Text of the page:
21. Hoare, D. G. and Koshland, D. E. (1966). Procedure for the Selective Modification of Carboxyl Groups in Proteins. J. Am. Chem. Soc. 88(9):2057Google Scholar
  22. Hodge, A. J. and Petraska, J. A. (1963). Aspects of Protein Structure. G. N. Ramachandran, Ed. Academic Press, New York.Google Scholar
  23. Hsieh, F., Davidson, B., and Vieth, W. R. (1976). Modeling of continual mass transfer level effects in an enzyme-membrane reactor system; with a direct approach to the identification of intrinsic rate parameters. J. Applied Chemistry and Biotechnology. In Press.Google Scholar
  24. Julliard, J. H. Godinot, C. and Gautheron, D. A. (1971). Some modifications of the kinetic properties of bovine liver glutamate dehydrogenase (NAD(P)) Co-valently bound to a solid matrix of collagen. (FEBS Letters, 14:185.Google Scholar
  25. Klapper, M. H. and Klotz, I. M. (1972). Acylation with dicarbonylic Acid Anydrides. Methods in Enzymology, C. H. W. Hirs, Ed. Volume XXV, Academic Press, New York.Google Scholar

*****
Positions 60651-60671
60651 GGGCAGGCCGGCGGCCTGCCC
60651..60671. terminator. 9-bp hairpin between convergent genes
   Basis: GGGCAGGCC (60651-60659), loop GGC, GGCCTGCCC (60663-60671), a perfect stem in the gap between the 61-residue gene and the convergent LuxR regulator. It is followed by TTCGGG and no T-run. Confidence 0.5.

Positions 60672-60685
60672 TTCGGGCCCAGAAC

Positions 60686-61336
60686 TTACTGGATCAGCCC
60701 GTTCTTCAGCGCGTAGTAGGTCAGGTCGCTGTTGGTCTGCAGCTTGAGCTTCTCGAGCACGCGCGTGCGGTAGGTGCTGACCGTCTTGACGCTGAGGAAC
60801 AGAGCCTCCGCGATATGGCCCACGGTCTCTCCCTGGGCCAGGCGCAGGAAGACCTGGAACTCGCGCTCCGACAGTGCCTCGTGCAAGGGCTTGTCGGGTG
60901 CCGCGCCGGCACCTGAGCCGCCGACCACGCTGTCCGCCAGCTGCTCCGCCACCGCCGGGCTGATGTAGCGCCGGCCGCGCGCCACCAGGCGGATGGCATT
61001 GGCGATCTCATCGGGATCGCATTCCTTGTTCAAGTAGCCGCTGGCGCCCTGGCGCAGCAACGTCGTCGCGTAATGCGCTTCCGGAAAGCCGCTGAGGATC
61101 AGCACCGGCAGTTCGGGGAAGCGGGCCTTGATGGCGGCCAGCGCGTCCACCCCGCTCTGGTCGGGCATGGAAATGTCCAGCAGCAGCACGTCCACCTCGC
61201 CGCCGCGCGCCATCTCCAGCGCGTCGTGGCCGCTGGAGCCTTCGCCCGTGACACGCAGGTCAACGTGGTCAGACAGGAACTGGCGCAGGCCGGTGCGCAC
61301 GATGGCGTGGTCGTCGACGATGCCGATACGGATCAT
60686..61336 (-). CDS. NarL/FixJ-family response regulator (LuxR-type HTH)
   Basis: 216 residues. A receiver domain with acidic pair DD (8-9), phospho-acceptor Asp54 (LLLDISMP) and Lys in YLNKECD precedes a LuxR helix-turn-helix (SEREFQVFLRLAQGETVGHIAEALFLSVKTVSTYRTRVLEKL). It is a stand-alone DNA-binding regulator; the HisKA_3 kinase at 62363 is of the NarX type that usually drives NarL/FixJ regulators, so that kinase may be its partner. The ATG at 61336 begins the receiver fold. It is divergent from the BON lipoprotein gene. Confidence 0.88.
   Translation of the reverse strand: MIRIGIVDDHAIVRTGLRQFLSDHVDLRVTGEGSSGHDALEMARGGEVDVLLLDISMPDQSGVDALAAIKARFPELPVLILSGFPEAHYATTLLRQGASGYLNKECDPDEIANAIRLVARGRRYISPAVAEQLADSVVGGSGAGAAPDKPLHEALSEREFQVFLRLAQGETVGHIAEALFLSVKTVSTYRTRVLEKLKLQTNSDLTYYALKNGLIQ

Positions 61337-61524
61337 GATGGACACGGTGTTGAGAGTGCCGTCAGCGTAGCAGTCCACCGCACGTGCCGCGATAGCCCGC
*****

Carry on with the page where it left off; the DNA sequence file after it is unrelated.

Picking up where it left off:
26. La Bella, F. S. (1971). Cross-links in elastin and collagen. Biophysical properties of the skin. H. R. Eldin, Ed. Wiley Interscience, New York.Google Scholar
  27. Lee, K. H., Coulet, P. R., Gautheron, D. C. (1976). Grafting of enzymes on collagen films using Woodward’s reagent “K” and a water soluble carbodil-mide derivative. Biochimie, 58:489.PubMedCrossRefGoogle Scholar
  28. Lieberman, E. R. (1971). Studies on the permeation of gases through collagen films. Ph. D. Thesis, Rutgers University, New Brunswick, N. J.Google Scholar
  29. Lieberman, E. R., Gilbert, S. G. and Shrinivasa, V., (1972) The use of gas permeability as a molecular probe for the study of cross-linked collagen structures. Trans. N. Y. Acad. Sci. 34:694.PubMedCrossRefGoogle Scholar
  30. Lieberman, E, R. and Gilbert, S. G, (1973). Gas permeation of collagen films as affected by cross-linkages, moisture and plasticizer content. J. Polymer Sci.: Symposium No. 41:33.CrossRefGoogle Scholar
  31. Lin, P. M. (1975). Modification of collagen for enzyme Immobilization. Ph. D. Thesis, Rutgers University, New Brunswick, N J.Google Scholar
  32. Lin, P. M., Giacin, J. R., Leeder, J. G. and Gilbert, S. G, (1976). Chemical and enzymatic modification of collagen: the effect of cross-linking on the enzyme-binding capacity of collagen. J. Food Sci., 41: 1056.CrossRefGoogle Scholar
  33. Luo, K. M., Giacin, J. R. and Gilbert, S. G. (1976). Chemical modification of collagen for enzyme immobilization. Presented 36th Annual IFT Meeting, Anaheim, California, June 7-9.Google Scholar
  34. Piez, K. A., Lewis, M. S. Martin, G. R. and Gross, J. (1961). Subunits of the collagen molecule. Biochem, Biophys. Acta. 53:596.CrossRefGoogle Scholar